What project or projects do you maintain and what was your motivation for creating those projects and releasing them as open source software?
I maintain a few small projects here and there, including youmightnotneedjs.com, and SVG icon system, and a gulp starter environment, but my most popular project is called CSSgram—a CSS library recreating Instagram filters. I always think of open source by default, so the majority of my projects are on Github. It’s definitely helped in building community around the projects and getting more eyes on them, providing better code quality and alternative solutions. With CSSgram in particular, its meant that there are many more filters contributed from the community than I would have had time to build myself.
If you created any of those projects, were they meant to solve a specific problem you faced, or were they born out of a larger opportunity you saw?
Most of them were inspired by my day-to-day work, but all of them were not particularly based on a specific problem I solved. There are the more practical repos, like my systems for SVG icons and gulp developer environment, but there are also the repos I built for fun, such as CSSgram. This one was built more to foster community and get some more designers onboarded into open source.
How has the project evolved since you first got involved or first released it?
I’ll answer the rest of the questions here with CSSgram in mind, since it has the largest development community surrounding it. The number of filters has definitely grown and the usage has changed a bit based on feedback and contributions. I even recently merged a pull request to alter the repo’s build process and prevent merge conflicts. So a lot has evolved (for the better) through contributions.
How do you spend your time on those projects? (i.e. Developing, managing the community, triaging issues, etc.)
Initially I was the main developer on the project, but now I’ve taken a back seat and triage the issues,review PRs and suggest solutions, as well as manage the releases. The allows for other developers to get involved and contribute more to the project while I focus on maintenance. It’s been working pretty well so far.
How would you describe the community around projects you participate in? What are your favorite and least favorite aspects?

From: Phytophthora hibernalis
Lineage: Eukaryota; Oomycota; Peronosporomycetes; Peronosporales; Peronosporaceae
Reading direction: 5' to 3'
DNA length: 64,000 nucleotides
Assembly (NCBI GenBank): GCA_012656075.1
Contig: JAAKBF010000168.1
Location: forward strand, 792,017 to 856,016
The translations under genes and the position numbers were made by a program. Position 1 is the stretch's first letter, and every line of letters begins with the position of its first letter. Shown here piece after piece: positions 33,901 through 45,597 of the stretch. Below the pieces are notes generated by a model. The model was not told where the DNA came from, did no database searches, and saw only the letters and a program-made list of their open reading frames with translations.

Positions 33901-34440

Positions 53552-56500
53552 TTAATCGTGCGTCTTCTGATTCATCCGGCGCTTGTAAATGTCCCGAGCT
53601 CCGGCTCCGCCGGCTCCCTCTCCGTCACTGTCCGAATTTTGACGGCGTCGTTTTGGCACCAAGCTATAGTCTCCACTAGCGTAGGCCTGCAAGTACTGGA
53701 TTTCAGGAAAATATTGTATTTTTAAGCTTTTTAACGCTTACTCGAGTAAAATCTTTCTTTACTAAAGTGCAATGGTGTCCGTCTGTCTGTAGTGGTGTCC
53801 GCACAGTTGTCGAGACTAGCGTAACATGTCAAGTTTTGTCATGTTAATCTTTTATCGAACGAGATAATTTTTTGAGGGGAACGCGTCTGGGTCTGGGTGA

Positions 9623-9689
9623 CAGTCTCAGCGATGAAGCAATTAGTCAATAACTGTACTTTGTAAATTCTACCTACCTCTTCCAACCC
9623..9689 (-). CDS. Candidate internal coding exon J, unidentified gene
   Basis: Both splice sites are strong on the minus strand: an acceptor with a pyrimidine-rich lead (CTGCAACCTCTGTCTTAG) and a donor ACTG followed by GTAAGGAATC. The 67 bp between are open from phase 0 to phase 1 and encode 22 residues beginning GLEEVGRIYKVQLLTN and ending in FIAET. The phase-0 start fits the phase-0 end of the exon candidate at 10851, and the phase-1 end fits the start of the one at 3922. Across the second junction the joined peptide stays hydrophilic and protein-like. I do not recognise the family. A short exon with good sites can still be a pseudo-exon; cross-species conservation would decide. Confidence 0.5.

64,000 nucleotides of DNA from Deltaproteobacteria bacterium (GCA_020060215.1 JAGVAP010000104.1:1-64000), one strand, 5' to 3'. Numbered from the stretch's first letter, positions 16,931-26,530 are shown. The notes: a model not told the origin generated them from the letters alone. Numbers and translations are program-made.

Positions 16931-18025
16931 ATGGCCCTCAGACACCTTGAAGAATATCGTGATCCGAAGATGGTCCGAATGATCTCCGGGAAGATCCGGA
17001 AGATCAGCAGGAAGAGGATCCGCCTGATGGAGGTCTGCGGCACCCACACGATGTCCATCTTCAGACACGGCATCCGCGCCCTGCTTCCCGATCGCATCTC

The community has mostly been very open and welcoming. My favorite part is the encouragement of newer developers to get involved and having multiple people iterating on a problem. The worst part of open source, however, is when there are few maintainers and a lot of need for attention (whether that be issues or PRs). There is only so much time in the day and a lot of these open source projects are voluntary by people with full time jobs. So managing time is difficult.
What keeps you involved in those projects? Do you have long term plans for maintaining your involvement?
I love the project itself and the community. There aren’t a lot of projects that are welcoming to people with visual front-end skills (as opposed to back-end/full-stack developers), so I like having proving an entry-point per-se for this skill set in open source. Its definitely one that is lacking and needed.
What is the most important thing someone submitting an issue or patch should know?
Please read the contribution documentation! <3 :) It makes a maintainers life so much easier. And honestly, we’re so happy for your time and contribution, so don’t get nervous about submitting an issue or PR.
What’s your development environment right now?
I’ve recently gotten into Visual Studio Code and love it for front-end development. (Even did a recent podcast episode on it for my podcast, Toolsday. I also spend a lot of time in Google Chrome’s developer tools to fine-tune, test, and debug. We also did an episode about our favorite Chrome Extensions recently.
What was your first development environment? Do you miss anything from it?
My “real” first dev environment, I suppose, was Dreamweaver. I learned how to code using Adobe Dreamweaver as a text editor, but didn’t really learn any of its GUI features. I definitely don’t miss it :P
Where do you see the open source software community headed?
I really hope the open source community is headed to a more global, inclusive place. And this means inclusive of not only cultural background and gender, but also of different mindsets. I hope to see designers participating, and architects, and electrical engineers. With the advent of Node.js expanding to support multiple systems, I hope more people will see how valuable code is and get involved (and this is happening in school curriculums now). So I think open source will really begin to expand its horizons. I certainly think it’s beginning to happen, and hope it will continue to happen.